Fracture strength of minimally prepared all-ceramic CEREC crowns after simulating 5 years of service

Abstract

Objectives

To examine the strength and mode of fracture of traditionally and minimally prepared all-ceramic resin bonded CAD/CAM crowns after fatigue loading.

Methods

Thirty human maxillary molars were used and divided in three groups namely; traditional crown preparation group (I), minimal crown preparation group (II) and occlusal veneer preparation group (III). A leucite reinforced glass ceramic (IPS Empress CAD) was used for fabricating the crowns. The CEREC InEOS system (v3.10) was used for scanning, designing and milling. Five years of clinical service were simulated and the fracture strength of the crowns was measured. One-way ANOVA and Kruskal–Wallis test were used for data analysis ( α = 0.05).

Results

The mean fracture strength and SD in Group I was 1070 N (±181) and in Group II 1110 N (±222). One-way ANOVA analysis showed no statistically significant difference between the two groups ( p > 0.05). In Group III all restorations developed cracks during TCML and were not subjected to fracture loading. Three of the traditionally designed crowns (Group I) and 4 of the minimally designed crowns (Group II) developed surface cracks during TCML.

Significance

Minimal all-ceramic resin-bonded crowns can potentially form a viable restorative option as they demonstrated comparable strength to traditional all-ceramic crowns. However, this should be interpreted with caution as a number of crowns showed cracks after 5 years of simulated service. All the occlusal veneers developed cracks during simulation and further investigation is needed for this to be considered a viable option.

Introduction

During the past few decades the evolution in dental materials and techniques, along with more predictable adhesive technologies have led to a great interest in Minimally Invasive Dentistry. Maximum preservation of sound tooth structure and maintenance of the vitality of the restored teeth are its major advantages . This can be especially important in cases where a large amount of tooth tissue has been lost, due to tooth wear, trauma or hypoplastic defects, or when malformed/malpositioned or discolored teeth are restored and excessive removal of tooth tissue is not a justified reason for placing a restoration. In addition, the increasing demand from patients for esthetic restorations as well as the concerns that have been raised about the possible side-effects of mercury released from amalgam restorations have increased the use of esthetic restorations .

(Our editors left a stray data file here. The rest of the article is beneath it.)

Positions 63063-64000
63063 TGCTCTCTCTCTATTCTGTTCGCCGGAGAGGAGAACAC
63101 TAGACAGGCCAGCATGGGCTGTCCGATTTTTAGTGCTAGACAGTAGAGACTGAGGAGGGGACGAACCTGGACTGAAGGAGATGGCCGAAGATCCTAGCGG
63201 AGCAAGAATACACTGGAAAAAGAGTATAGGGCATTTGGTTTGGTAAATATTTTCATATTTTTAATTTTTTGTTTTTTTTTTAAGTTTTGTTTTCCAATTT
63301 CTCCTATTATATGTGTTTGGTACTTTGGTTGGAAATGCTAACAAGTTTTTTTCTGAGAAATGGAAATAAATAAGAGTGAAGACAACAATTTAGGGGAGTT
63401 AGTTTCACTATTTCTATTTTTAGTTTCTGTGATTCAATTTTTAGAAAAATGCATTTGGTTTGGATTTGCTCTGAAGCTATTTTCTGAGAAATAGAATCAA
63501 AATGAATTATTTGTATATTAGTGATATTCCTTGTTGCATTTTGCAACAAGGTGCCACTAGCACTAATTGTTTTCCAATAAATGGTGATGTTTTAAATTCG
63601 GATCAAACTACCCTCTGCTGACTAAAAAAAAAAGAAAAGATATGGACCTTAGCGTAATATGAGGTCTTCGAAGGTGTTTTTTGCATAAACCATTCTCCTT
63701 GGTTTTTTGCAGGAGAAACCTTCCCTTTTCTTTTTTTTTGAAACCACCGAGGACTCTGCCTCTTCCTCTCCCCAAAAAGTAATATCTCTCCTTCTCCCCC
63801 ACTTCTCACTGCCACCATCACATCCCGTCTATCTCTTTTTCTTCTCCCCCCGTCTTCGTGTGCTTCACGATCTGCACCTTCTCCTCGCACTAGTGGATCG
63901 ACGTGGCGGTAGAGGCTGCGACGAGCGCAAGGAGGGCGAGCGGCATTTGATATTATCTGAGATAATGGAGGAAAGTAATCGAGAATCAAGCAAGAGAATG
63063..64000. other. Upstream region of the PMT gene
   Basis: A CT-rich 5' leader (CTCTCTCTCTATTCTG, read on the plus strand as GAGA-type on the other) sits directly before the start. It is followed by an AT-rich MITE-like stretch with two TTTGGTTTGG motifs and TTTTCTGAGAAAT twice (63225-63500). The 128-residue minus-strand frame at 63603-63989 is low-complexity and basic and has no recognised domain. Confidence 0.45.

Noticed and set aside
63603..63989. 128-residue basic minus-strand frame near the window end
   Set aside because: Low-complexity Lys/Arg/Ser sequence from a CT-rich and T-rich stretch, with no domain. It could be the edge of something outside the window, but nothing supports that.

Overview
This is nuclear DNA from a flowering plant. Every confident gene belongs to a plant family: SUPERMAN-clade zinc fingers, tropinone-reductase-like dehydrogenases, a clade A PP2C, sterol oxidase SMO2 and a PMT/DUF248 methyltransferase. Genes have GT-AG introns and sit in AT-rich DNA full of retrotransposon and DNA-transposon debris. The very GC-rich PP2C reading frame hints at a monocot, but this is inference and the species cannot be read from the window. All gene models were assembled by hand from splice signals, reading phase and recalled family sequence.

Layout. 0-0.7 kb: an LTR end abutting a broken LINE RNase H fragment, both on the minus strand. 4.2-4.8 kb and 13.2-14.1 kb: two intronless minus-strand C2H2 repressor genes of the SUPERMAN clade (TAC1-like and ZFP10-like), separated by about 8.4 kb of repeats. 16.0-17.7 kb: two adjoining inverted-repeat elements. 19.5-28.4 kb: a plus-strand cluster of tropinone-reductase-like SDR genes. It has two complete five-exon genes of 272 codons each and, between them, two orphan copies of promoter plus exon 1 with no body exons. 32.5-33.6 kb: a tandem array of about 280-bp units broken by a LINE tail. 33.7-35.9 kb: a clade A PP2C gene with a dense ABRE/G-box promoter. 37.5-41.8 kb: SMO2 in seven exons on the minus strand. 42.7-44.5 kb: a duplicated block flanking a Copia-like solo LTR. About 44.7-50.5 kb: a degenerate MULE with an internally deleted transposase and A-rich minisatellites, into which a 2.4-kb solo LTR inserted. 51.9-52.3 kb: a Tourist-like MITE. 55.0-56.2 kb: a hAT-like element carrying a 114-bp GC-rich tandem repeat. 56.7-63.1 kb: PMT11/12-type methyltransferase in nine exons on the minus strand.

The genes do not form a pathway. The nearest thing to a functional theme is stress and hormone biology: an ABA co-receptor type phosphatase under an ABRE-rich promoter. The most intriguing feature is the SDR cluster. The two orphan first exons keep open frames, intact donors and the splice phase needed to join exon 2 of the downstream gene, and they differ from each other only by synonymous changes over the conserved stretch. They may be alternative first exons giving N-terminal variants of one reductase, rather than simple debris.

All-ceramic restorations are amongst the most esthetically pleasing restorations. They exhibit life-like appearance due to the lack of metal substructure and also their ability to allow natural light to pass through them in a similar way to enamel–dentin . Metal–ceramic restorations on the other hand do not exhibit any degree of translucency as they are only capable of diffusion and reflection of light . Thus matching with natural teeth is very difficult as enamel and dentin are able to transmit light in the degree of 70% and 30% respectively . In the case of gingival recession in the esthetic zone, the exposed margin of an all-ceramic crown is less objectionable esthetically than the exposed margin of a metal–ceramic restoration. Additionally, metal–ceramic restorations tend to cause graying of the free gingival margin due to the metal substrate .

Ceramics are biocompatible and resistant to dissolution in the mouth and in contrast to certain metals, they are not susceptible to corrosion phenomena . There are no reports of allergy connected with dental ceramic whereas metals used in metal–ceramic restorations may cause allergic or toxic reactions within adjacent soft or hard tissues .

All-ceramic resin-bonded crowns have been well established for the restoration of anterior teeth. For posterior teeth though, the preferred method is to place either a conventional metal–ceramic crown or a high strength reinforced ceramic core restoration as these restorations can survive the high occlusal loads imposed on posterior teeth.